Katz on the Legal Hacking Movement

Professor Dr. Daniel Martin Katz of Michigan State University and the ReInventLaw Lab has a new post about the legal hacking movement: The #LegalHack Movement -or- The HomeBrew Computer Club of the Legal Industry, at Computational Legal Studies.

Here are excerpts from the post:

[…] The rise of the legal hack movement is among the most interesting developments in our industry — with significant growth coming in the second half of 2013.

Thousands of individuals in the #LegalHack movement are coming together across the globe to connect, discuss and try solve persistent problems that plague both the legal industry and public sector / judiciary. The past months alone have featured more than 10 events in locations such as Washington, DC, Palo Alto, San Francisco, Bologna, Brasila, London, Geneva, Ottawa, Brooklyn, Paris, etc. RC Richards has been compiling a list here.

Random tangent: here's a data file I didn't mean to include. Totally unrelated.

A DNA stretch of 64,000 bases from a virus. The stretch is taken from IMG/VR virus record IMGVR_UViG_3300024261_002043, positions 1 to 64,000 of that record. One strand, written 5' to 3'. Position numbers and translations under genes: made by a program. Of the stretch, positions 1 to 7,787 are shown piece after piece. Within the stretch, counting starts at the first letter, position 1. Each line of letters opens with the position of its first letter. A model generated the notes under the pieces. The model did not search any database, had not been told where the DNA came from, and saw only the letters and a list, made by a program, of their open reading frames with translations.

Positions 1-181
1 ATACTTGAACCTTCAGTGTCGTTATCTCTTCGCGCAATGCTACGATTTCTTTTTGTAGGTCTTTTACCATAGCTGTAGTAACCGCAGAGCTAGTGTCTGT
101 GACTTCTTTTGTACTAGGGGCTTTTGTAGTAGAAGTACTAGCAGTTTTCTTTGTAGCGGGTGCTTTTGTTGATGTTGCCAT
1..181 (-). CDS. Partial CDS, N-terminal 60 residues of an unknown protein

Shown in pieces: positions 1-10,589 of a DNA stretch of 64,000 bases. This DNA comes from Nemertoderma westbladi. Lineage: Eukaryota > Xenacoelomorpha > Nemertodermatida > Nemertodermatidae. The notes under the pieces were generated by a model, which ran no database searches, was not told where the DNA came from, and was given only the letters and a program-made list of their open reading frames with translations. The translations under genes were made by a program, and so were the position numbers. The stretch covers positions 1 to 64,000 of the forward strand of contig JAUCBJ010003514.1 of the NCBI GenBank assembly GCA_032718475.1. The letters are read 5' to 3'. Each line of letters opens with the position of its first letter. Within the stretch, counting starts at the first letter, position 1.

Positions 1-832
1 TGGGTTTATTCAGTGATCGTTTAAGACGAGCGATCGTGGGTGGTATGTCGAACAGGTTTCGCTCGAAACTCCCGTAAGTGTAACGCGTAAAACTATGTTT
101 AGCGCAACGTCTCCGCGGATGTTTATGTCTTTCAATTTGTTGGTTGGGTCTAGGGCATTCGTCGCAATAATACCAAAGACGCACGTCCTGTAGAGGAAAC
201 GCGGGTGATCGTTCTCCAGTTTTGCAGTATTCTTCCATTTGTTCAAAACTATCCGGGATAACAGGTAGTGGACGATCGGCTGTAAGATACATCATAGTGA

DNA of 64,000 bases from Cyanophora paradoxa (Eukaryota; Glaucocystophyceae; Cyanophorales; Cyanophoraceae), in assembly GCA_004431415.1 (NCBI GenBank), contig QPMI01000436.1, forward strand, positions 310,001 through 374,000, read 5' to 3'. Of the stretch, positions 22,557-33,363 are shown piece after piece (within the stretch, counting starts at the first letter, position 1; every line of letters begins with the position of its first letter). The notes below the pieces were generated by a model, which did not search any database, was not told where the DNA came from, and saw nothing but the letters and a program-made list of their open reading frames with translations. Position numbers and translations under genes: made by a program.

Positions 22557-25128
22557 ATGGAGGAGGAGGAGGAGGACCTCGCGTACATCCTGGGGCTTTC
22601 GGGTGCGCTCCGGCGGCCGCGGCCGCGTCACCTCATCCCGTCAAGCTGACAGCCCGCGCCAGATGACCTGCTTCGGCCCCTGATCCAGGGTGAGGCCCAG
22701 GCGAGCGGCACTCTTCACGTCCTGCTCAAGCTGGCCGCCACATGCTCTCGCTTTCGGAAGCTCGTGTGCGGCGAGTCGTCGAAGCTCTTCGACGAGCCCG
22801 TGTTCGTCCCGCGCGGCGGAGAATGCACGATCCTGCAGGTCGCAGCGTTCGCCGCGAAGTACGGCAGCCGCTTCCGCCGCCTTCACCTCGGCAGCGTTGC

Additionally, there are law+technology meetup events taking place in locations such as Seattle, Cincinnati, Austin, Los Angeles, etc.

While certainly not a silver bullet for all problems, technology can potentially help alleviate some of the persistent issues in both the private and public sector including firm efficiency, access to justice, better courts and a better justice system, more effective regulation, perhaps a less dysfunctional congress (well – that might be impossible) … […]

For the legal industry, this looks a lot like the HomeBrew Computer Club (circa about 1976)!

Click here for a narrower list of legal hacking, technology, and innovation groups.

For more details, please see the complete post.

Thanks to Dan for his kind words.

This entry was posted in Groups, Hackathons, Hacking, Others' scholarly or sophisticated blogposts, Technology developments and tagged , , , , , , , , , , . Bookmark the permalink.

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